Ann Patchett, Bel Canto. An opera with plenty of bel canto, may still end with all the singers in a bloody mess. I rather enjoyed this best-selling account of the hostages and the hostage-takers who form a common cause, but confess that I read it more as a fairy tale than as a plausible construction of events. The young terrorists are not ignorant and cruel but full of unrecognized talents. Would it were so. The ending had to be expected, but was painful nevertheless.
Ivan Turgenev, Torrents of Spring. Since I read this short Russian classic on my Kindle I have no cover to show you. Instead I am providing. Turgenev’s benign and elderly visage. Thus he may appear, but he was young once and understands that a foolish young Russian land owner may sincerely and idealistically love an Italian confectioner’s daughter. The torrents of spring do not run comfortably in the usual streambeds. The love was real enough and so is the pain which comes after.
Robert Sherwood, Roosevelt and Hopkins. That’s who Harry Hopkins was to me — the shadowy figure in the background at all the big conferences and dealings during World War II. For many, he was not a figure to be trusted. This account of the relationship between Hopkins and Roosevelt was written by Sherwood in 1948, with the memories and emotions of the war still fresh. Sherwood worked as a speech writer for Roosevelt and with Hopkins. When Hopkins died, the family asked him to take over preparing the memoir Hopkins intended to write. It’s a paper brick — over 900 pages — and a very full account of the wartime years, with the text of many cables, memos and letters given in full. Because Sherwood was a professional writer it is also very readable. Not a cliff-hanger exactly, but all the pages and incidents are important to the story. They give us a picture we would not get otherwise of how Roosevelt and Hopkins interacted, with Hopkins acting as first assistant and principal doer of Roosevelt’s will.
Rose Macaulay, The World My Wilderness. This novel, written by Macaulay shortly after the end of World War II is set in formerly-occupied France and in the ruins left by the London Blitz. The young people who come to maturity in a dangerous world learned to survive in ways their elders could not approve. I felt surprisingly detached about their situation, perhaps because Macaulay was mostly expressing her own grief at the changes the war had brought.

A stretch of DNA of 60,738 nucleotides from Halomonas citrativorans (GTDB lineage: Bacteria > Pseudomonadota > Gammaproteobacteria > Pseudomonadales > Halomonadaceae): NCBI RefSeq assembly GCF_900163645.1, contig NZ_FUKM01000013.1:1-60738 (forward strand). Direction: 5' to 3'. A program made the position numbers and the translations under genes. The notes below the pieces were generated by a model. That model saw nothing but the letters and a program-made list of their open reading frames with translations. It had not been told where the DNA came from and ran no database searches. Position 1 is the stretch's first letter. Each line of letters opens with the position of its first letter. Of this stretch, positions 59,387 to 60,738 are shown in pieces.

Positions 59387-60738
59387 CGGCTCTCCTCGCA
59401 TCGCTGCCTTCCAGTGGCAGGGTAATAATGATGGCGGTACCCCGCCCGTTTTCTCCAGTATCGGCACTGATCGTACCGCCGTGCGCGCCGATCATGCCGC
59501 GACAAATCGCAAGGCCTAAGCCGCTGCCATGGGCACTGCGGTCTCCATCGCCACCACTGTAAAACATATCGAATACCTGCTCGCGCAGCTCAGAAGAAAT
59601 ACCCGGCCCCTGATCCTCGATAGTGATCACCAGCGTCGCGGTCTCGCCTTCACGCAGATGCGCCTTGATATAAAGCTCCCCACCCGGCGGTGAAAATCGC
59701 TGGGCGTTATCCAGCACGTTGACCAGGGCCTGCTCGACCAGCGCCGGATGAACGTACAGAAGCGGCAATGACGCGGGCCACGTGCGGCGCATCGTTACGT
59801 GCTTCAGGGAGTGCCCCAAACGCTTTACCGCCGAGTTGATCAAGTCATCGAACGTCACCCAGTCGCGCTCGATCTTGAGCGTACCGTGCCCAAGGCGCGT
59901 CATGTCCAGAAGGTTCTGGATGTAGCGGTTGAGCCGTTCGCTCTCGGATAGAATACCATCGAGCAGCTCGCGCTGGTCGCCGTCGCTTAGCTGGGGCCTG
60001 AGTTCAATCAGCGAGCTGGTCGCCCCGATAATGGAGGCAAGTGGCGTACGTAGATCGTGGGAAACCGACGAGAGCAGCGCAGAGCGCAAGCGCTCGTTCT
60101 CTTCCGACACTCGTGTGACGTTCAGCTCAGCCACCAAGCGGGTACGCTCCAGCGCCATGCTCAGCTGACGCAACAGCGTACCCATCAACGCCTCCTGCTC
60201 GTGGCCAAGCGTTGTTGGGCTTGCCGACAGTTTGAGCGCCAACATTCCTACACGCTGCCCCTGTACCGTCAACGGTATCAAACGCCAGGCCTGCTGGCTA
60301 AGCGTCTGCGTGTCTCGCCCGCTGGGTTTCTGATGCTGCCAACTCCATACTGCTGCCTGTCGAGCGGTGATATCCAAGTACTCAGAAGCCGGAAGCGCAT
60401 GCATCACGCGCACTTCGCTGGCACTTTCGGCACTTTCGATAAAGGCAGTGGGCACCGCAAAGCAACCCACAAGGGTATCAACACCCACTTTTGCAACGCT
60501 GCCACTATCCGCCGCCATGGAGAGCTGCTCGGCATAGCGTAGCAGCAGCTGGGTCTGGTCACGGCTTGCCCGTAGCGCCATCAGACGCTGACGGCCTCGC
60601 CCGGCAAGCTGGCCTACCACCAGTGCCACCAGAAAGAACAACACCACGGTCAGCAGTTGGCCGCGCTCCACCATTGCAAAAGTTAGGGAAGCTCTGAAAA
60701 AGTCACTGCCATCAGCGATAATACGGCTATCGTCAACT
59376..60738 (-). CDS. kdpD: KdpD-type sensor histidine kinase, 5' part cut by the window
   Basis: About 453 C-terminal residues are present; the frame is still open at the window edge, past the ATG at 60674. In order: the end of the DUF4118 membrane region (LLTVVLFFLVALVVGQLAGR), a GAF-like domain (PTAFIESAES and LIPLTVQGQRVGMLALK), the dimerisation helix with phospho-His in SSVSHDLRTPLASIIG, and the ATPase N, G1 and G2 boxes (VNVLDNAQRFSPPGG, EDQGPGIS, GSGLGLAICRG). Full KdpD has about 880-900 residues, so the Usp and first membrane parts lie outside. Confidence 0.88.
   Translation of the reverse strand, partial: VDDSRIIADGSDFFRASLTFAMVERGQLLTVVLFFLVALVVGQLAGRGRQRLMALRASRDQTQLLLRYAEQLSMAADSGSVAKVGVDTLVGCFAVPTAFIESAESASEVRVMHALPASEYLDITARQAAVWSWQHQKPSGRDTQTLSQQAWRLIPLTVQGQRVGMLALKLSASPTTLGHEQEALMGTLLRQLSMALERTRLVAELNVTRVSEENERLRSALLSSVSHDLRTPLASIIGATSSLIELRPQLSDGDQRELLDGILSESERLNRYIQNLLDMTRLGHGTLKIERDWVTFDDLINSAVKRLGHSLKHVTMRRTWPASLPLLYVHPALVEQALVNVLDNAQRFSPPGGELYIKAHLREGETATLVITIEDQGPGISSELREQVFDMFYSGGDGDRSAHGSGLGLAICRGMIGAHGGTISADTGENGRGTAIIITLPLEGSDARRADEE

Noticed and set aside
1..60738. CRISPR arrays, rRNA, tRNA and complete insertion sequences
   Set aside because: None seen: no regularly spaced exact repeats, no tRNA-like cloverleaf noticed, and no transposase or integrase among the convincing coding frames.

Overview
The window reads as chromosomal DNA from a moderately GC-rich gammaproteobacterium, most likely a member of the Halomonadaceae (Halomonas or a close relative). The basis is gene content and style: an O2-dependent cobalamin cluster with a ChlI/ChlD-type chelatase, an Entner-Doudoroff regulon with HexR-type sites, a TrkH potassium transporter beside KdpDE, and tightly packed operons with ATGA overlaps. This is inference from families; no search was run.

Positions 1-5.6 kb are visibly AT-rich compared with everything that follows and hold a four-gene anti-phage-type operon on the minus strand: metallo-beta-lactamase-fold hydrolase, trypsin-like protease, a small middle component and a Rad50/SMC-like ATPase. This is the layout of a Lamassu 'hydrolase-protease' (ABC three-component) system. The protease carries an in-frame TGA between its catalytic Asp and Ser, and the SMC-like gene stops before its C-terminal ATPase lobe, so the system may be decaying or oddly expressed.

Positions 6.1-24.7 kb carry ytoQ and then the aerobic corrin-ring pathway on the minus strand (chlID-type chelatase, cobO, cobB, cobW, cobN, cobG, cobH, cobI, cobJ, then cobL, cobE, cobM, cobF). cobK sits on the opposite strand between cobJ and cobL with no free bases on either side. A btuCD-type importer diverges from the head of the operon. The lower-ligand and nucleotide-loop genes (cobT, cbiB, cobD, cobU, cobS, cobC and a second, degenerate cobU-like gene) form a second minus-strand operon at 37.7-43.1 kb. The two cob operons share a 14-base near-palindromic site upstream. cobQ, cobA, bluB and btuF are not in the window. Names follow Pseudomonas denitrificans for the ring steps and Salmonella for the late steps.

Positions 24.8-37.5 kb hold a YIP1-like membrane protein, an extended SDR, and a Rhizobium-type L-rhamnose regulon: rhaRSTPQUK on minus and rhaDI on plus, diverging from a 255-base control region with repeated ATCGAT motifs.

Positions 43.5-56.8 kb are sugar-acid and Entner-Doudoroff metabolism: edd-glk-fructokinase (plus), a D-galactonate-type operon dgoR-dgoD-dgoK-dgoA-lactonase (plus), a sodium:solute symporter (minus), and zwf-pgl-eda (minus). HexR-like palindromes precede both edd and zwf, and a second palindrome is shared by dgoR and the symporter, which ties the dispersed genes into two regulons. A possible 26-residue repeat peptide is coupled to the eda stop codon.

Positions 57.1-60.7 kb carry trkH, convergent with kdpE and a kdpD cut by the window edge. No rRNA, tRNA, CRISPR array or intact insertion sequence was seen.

Mark Twain, The Mysterious Stranger. The “stranger” in this bitter tale is Satan. He is not the old and ugly and menacing Satan you see here, but a seductive young man who charms the simple Austrians with his beauty and his tricks. Twain’s verbal humor does little to relieve a story in which mankind is an evil mistake in a creation which may or may not exist.
Michael Connelly, The Gods of Guilt. The members of a jury are the gods of guilt for defense lawyer Mickey Haller, the “Lincoln lawyer” in this series set among the usual miscreants of Los Angeles. The plotting is a bit tricky in places, but Haller continues to interest me with his cynical surface in which a certain idealism occasionally leaks through. His half-brother, LA detective Harry Bosche, does not appear in this novel.
Angela Carter, Wise Children. One of the bloggers I read has been praising Angela Carter, so I thought I would try one. This novel is an amusing account of several sets of related and theatrical twins. Nice tricky language here, but it wears a bit thin at the end.